Dorset PCC Welcomes Home Office Announcement on Fire Collaboration
Dorset PCC, Martyn Underhill, has welcomed today’s Home Office announcement that PCCs will be able to play a key role in enhancing the transparent public accountability of local fire and rescue service as a ‘positive direction of travel.’
Blue light services such as police, fire and ambulance will also have a new duty to work together to provide a more efficient and effective service to the public.
Martyn Underhill, Dorset Police and Crime Commissioner said; “This provides a clear and tangible opportunity to share and save to meet public demand in these austere times. In Dorset, we have a very positive relationship with Fire and Rescue Services and currently share several policing bases with fire teams across the County and officers about to move into Christchurch Fire Station. This relationship is also enabling discussions around sharing non-emergency call handling and introducing a combined mental health street triage scheme, building on the success of the police scheme in the County.”
Martyn is also Chair of the National ‘Working in Partnership’ Group. He said; “Greater collaboration between frontline emergency services has many benefits for the public, particularly in cost efficiencies and I applaud many of the positive emergency service collaborations in England and Wales. I welcome these changes that will bring greater oversight and direct accountability of broader emergency services rather than treating them as separate bodies. It is key, however, that the frontline roles of fire and police officers remain separate. There will also be local circumstances that need to be addressed such as geographical boundaries.”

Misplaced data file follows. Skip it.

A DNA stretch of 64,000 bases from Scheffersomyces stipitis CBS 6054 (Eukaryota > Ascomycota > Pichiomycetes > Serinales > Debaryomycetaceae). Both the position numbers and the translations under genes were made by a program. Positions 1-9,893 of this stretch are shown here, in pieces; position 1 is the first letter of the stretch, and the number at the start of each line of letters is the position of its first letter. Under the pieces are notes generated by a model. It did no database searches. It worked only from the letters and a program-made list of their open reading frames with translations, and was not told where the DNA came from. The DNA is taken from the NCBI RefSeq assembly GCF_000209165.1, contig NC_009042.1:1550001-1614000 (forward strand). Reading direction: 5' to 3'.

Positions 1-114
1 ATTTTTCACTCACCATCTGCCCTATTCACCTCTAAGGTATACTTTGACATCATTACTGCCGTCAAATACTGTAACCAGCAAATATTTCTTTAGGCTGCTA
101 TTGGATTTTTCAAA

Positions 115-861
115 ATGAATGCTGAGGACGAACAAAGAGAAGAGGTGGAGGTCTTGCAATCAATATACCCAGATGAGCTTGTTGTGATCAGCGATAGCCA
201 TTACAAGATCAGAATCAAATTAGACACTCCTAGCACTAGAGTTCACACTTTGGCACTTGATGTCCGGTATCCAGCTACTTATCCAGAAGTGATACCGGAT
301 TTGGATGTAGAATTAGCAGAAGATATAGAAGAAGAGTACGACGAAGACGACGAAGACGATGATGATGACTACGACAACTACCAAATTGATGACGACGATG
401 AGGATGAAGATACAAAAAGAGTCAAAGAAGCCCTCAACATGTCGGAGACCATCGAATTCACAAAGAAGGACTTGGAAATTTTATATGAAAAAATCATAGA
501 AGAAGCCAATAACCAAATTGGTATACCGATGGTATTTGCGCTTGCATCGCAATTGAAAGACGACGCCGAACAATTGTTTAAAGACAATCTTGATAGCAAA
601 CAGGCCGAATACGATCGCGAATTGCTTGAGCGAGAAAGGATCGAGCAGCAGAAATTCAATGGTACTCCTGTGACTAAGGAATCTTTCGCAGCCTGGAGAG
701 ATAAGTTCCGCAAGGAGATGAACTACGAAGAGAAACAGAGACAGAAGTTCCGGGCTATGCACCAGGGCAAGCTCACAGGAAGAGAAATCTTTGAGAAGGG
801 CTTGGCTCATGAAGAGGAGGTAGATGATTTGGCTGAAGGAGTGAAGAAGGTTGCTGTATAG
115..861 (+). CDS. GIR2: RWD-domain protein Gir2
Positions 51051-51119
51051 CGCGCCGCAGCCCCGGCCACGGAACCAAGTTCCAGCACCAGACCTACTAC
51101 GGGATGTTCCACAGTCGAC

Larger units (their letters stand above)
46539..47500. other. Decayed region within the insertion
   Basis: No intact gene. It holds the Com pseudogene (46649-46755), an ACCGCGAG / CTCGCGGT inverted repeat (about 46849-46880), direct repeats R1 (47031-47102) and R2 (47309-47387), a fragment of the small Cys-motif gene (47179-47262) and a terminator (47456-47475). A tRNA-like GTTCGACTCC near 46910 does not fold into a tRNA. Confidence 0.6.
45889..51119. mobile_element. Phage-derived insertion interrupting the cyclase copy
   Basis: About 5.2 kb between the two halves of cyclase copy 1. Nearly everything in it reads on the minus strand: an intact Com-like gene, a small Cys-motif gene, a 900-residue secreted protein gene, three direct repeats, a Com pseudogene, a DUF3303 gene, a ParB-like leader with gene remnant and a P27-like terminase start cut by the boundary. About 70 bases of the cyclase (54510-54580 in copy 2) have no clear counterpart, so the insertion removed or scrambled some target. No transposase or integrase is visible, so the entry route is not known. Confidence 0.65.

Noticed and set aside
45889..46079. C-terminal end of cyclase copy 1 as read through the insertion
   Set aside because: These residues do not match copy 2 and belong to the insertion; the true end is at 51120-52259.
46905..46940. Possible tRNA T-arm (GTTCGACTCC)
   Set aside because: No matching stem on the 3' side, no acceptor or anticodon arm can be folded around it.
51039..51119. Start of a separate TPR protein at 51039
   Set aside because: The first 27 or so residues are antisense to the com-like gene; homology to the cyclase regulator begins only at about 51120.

Minister for Policing, Fire, Criminal Justice and Victims, Mike Penning, said: “As a former firefighter and now Minister for Policing and Fire, I know from first-hand experience how well the police and fire and rescue service can work together. We believe that better joint working can strengthen the emergency services, deliver significant savings and produce benefits for the public.
“Strong leadership will be required to drive greater efficiencies and improved outcomes. Directly elected Police and Crime Commissioners are clearly accountable to the public and have a strong incentive to pursue ambitious reform and deliver value for money. We will enable them to take on responsibility for fire and rescue services where a local case is made.
“This is about smarter working. It simply doesn’t make sense for emergency services to have different premises, different back offices and different IT systems when their work is so closely related and they often share the same boundaries.
“The Government has already invested over £80 million in collaboration projects and local areas have shown the benefits of joint working between the emergency services - but there is more to be done and this legislation will enable that.”
Having carefully considered all the consultation responses, the Government will legislate to:
- Introduce a statutory duty to collaborate on all three emergency services, to improve their efficiency or effectiveness;
- Enable PCCs to take on the functions and duties of fire and rescue authorities, where a local case is made;
- Further enable PCCs to create a single employer for police and fire personnel where they take on the responsibilities of their local fire and rescue service, and where a local case is made;
- In areas where a PCC has not become responsible for fire and rescue, enabling them to have representation on their local fire and rescue authority with voting rights, where the fire and rescue authority agrees; and
- Abolish the London Fire and Emergency Planning Authority and give the Mayor of London direct responsibility for the fire and rescue service in London.